Fifty years after US astronaut Neil Armstrong landed on the moon, films about real life space travel are a genre with well-established conventions. First Man is refreshingly unafraid to break them.
It’s well worth seeing, and seeing in a cinema.
You might expect luxurious exterior shots exalting the glory of space with slow, inspiring music.
Well, there’s a bit of that. The lunar descent sequence is awesome and gorgeous, the eerily silent and colourless moonwalk that follows perhaps even more so.
But this is more a film of cramped cockpits, loud and confusing with the scream of hot metal and the bleeping of alarms. It’s intensely claustrophobic, the camera right up in Armstrong actor Ryan Gosling’s face.
You might expect a procedural plot about technical problems and ingenuous solutions. But this is a film about humans, not science.
At its core is emotionally-repressed Armstrong’s struggle to grieve for the daughter he lost to cancer. He shuts himself off from his family, adding to the strain caused by his repeated absences and brushes with death.
Claire Foy is impressive as Jean Armstrong, whose domestic labour fills the gap, and who angrily confronts her husband and his Nasa bosses.
The tension in their marriage acts as a microcosm of the debate around the space race.
Is it, as Jean snaps, just “a bunch of boys making models out of balsa wood”? Or is it, as Ed White played by Jason Clarke gushes, a noble quest to “look out” and “expand our horizons”? White died in the Apollo 1 cockpit fire, shown in all its horrific suddenness. Armstrong, bloodied in a crash, later admonishes his bosses for asking a little too late whether the cost was worth it.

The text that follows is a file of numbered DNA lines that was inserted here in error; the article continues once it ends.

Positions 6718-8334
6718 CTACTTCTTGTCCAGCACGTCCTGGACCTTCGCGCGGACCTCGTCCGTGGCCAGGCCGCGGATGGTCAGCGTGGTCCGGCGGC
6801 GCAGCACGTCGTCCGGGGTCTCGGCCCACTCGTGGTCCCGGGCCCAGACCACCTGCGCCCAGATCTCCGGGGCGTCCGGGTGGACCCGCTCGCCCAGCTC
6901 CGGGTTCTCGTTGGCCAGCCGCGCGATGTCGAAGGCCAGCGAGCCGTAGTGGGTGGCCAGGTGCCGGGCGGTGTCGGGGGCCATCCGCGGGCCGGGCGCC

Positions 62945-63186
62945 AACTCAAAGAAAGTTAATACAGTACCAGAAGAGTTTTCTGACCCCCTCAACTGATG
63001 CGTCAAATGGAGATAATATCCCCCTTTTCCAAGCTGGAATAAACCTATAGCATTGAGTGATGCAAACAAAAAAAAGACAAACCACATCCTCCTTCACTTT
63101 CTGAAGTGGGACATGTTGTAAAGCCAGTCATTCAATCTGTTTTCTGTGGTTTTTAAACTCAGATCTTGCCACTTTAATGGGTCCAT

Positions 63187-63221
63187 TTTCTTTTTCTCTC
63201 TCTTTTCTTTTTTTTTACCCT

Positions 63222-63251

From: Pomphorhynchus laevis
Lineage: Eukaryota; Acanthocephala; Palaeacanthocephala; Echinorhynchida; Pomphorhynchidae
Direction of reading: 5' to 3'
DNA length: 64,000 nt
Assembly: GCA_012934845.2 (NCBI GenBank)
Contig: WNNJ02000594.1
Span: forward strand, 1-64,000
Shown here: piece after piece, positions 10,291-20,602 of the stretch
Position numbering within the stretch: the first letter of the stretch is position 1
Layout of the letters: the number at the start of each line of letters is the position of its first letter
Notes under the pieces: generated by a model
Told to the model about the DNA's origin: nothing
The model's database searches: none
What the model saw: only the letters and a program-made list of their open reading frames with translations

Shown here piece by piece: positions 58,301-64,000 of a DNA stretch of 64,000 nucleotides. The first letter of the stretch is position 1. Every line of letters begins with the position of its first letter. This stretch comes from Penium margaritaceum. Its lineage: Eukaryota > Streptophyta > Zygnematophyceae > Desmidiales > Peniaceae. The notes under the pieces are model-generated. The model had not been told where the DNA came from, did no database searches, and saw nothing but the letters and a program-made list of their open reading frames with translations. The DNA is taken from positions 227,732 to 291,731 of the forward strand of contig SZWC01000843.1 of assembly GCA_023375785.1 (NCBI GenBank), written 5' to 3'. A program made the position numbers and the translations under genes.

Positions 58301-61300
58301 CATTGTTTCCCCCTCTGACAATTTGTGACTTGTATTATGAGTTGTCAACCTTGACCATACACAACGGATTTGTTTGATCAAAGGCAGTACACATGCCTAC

The point is echoed with glimpses of critics, from skinflint politicians to protesters. The space programme wasn’t just a bunch of brilliant scientists and brave pilots. It was the US state, a superpower that was also busy grinding its own citizens down in poverty, segregation and setting Vietnam ablaze.
Sending Armstrong to the moon helped US imperialism pose as the representative of all humanity, who watched with bated breath across the world. Today that state sees its power waning, its economy stagnating and a monster in the White House.
So the Apollo programme is the perfect myth for those who’d rather “Make America Great Again” through the cosmopolitan imperialism of John F Kennedy than the insularity of Trump.
The film is as ambiguous as it can probably get away with, even
controversially omitting Armstrong planting a US flag on the moon.
But however much it does to deconstruct a myth of US greatness, it does a bit more to revive it.